Six per cent of households are rich enough to pay inheritance tax because they have £285,000 or more. According to the official Family Resources Survey, in 2004-05, 49% of households had less than £1,500 in savings. Before Gordon Brown rushes to the rescue of the rich, he might give a thought to that group of people, eight times more numerous and many, many times more deserving.
It is certainly the case that in a meritocracy, allowing families to build up wealth over generations will inevitably lead to an aristocracy of the type we are still trying to get rid of in the UK. This is why Bill Gates, Warren Buffet and other billionnaires have campaigned against President Bush's abolition of the US estate tax. As Lipsey points out, wealthy families can buy their children advantages in areas such as education and healthcare that are hardly compatible with an equal-opportunity society.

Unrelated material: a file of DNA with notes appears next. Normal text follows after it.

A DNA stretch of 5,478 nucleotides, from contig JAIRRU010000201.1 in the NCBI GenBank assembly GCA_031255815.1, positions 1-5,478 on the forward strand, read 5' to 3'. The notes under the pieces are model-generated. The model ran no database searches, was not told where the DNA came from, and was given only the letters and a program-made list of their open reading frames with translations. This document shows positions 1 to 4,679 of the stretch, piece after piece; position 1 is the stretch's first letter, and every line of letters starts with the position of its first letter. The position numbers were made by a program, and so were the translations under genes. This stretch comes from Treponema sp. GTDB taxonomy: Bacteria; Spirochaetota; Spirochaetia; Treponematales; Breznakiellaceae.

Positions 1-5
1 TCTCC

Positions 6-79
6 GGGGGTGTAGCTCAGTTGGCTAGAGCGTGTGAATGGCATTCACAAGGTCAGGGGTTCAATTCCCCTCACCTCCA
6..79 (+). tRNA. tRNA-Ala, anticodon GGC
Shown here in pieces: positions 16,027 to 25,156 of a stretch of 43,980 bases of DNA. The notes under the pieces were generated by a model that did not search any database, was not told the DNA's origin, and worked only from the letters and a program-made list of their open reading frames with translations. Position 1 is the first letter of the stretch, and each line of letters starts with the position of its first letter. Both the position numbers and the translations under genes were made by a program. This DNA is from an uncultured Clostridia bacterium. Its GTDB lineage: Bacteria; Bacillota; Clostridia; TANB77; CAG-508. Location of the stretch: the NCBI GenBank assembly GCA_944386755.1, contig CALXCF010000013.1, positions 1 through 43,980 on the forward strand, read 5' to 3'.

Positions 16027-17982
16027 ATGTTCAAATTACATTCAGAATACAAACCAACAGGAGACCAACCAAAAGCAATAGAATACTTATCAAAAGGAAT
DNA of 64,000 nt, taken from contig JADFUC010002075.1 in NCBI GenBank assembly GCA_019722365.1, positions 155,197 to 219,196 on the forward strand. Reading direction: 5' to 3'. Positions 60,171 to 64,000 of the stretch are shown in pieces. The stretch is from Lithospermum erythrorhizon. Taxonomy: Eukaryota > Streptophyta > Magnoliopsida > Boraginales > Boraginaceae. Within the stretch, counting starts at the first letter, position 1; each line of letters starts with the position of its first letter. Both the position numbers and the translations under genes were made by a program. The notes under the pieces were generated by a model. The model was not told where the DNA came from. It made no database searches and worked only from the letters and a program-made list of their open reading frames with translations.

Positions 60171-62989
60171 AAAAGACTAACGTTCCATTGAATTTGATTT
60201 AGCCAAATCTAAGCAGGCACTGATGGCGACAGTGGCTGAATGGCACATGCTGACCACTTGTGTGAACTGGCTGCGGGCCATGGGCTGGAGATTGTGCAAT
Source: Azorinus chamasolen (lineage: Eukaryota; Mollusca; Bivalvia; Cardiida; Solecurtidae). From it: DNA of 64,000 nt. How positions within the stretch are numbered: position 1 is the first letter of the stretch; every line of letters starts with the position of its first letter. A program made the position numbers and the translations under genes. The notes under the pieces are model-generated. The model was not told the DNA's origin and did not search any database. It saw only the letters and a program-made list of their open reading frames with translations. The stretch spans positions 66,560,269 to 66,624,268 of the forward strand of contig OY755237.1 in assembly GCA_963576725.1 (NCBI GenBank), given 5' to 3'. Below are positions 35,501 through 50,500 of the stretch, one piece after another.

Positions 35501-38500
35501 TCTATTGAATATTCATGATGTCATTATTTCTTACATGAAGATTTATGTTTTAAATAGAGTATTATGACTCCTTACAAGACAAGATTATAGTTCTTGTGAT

The practical problem with our inheritance tax is that it hits families whose main asset is their home, whereas richer individuals have both more diversified assets and better tax advice to minimise its impact. It might therefore be more equitable to replace inheritance tax with a general Capital Transfers Tax, as has been suggested by IPPR; or with an annual wealth tax of around 1% of assets that could be postponed by capital-poor pensioners until the sale or transfer of their property.